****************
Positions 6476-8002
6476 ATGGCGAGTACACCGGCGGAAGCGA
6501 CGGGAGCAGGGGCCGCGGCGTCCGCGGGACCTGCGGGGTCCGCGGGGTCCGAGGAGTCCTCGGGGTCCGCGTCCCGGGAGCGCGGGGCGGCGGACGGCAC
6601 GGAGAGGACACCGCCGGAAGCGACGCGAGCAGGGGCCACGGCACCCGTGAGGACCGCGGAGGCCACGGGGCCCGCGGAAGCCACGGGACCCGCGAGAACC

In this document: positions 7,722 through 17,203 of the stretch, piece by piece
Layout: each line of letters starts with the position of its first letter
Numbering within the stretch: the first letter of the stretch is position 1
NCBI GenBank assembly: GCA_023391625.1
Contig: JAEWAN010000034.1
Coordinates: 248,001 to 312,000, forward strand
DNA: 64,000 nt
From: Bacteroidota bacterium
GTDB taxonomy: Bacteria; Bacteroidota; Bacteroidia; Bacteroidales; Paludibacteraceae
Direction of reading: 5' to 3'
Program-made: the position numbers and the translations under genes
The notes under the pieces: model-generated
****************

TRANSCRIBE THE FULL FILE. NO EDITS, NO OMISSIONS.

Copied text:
Positions 6476-8002
6476 ATGGCGAGTACACCGGCGGAAGCGA
6501 CGGGAGCAGGGGCCGCGGCGTCCGCGGGACCTGCGGGGTCCGCGGGGTCCGAGGAGTCCTCGGGGTCCGCGTCCCGGGAGCGCGGGGCGGCGGACGGCAC
6601 GGAGAGGACACCGCCGGAAGCGACGCGAGCAGGGGCCACGGCACCCGTGAGGACCGCGGAGGCCACGGGGCCCGCGGAAGCCACGGGACCCGCGAGAACC

In this document: positions 7,722 through 17,203 of the stretch, piece by piece
Layout: each line of letters starts with the position of its first letter
Numbering within the stretch: the first letter of the stretch is position 1
NCBI GenBank assembly: GCA_023391625.1
Contig: JAEWAN010000034.1
Coordinates: 248,001 to 312,000, forward strand
DNA: 64,000 nt
From: Bacteroidota bacterium
GTDB taxonomy: Bacteria; Bacteroidota; Bacteroidia; Bacteroidales; Paludibacteraceae
Direction of reading: 5' to 3'
Program-made: the position numbers and the translations under genes
The notes under the pieces: model-generated